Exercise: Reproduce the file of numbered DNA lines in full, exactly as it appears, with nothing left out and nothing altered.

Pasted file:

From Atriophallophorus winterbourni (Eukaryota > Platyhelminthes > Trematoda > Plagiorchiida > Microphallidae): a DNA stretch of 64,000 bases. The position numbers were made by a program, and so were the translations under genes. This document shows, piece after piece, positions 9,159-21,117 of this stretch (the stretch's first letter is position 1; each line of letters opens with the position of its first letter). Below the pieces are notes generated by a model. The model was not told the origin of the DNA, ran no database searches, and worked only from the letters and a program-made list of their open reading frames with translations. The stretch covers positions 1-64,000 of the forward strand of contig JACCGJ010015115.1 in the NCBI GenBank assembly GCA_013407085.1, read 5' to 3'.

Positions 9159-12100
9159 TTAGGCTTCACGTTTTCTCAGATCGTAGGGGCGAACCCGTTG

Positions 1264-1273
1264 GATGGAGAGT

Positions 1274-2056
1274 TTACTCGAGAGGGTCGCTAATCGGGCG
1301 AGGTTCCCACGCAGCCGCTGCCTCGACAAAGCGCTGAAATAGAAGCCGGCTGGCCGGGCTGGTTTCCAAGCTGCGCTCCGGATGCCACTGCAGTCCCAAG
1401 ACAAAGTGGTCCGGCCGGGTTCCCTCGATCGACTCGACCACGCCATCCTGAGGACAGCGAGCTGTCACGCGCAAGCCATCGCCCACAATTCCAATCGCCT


From Atriophallophorus winterbourni (Eukaryota > Platyhelminthes > Trematoda > Plagiorchiida > Microphallidae): a DNA stretch of 64,000 bases. The position numbers were made by a program, and so were the translations under genes. This document shows, piece after piece, positions 9,159-21,117 of this stretch (the stretch's first letter is position 1; each line of letters opens with the position of its first letter). Below the pieces are notes generated by a model. The model was not told the origin of the DNA, ran no database searches, and worked only from the letters and a program-made list of their open reading frames with translations. The stretch covers positions 1-64,000 of the forward strand of contig JACCGJ010015115.1 in the NCBI GenBank assembly GCA_013407085.1, read 5' to 3'.

Positions 9159-12100
9159 TTAGGCTTCACGTTTTCTCAGATCGTAGGGGCGAACCCGTTG

Positions 1264-1273
1264 GATGGAGAGT

Positions 1274-2056
1274 TTACTCGAGAGGGTCGCTAATCGGGCG
1301 AGGTTCCCACGCAGCCGCTGCCTCGACAAAGCGCTGAAATAGAAGCCGGCTGGCCGGGCTGGTTTCCAAGCTGCGCTCCGGATGCCACTGCAGTCCCAAG
1401 ACAAAGTGGTCCGGCCGGGTTCCCTCGATCGACTCGACCACGCCATCCTGAGGACAGCGAGCTGTCACGCGCAAGCCATCGCCCACAATTCCAATCGCCT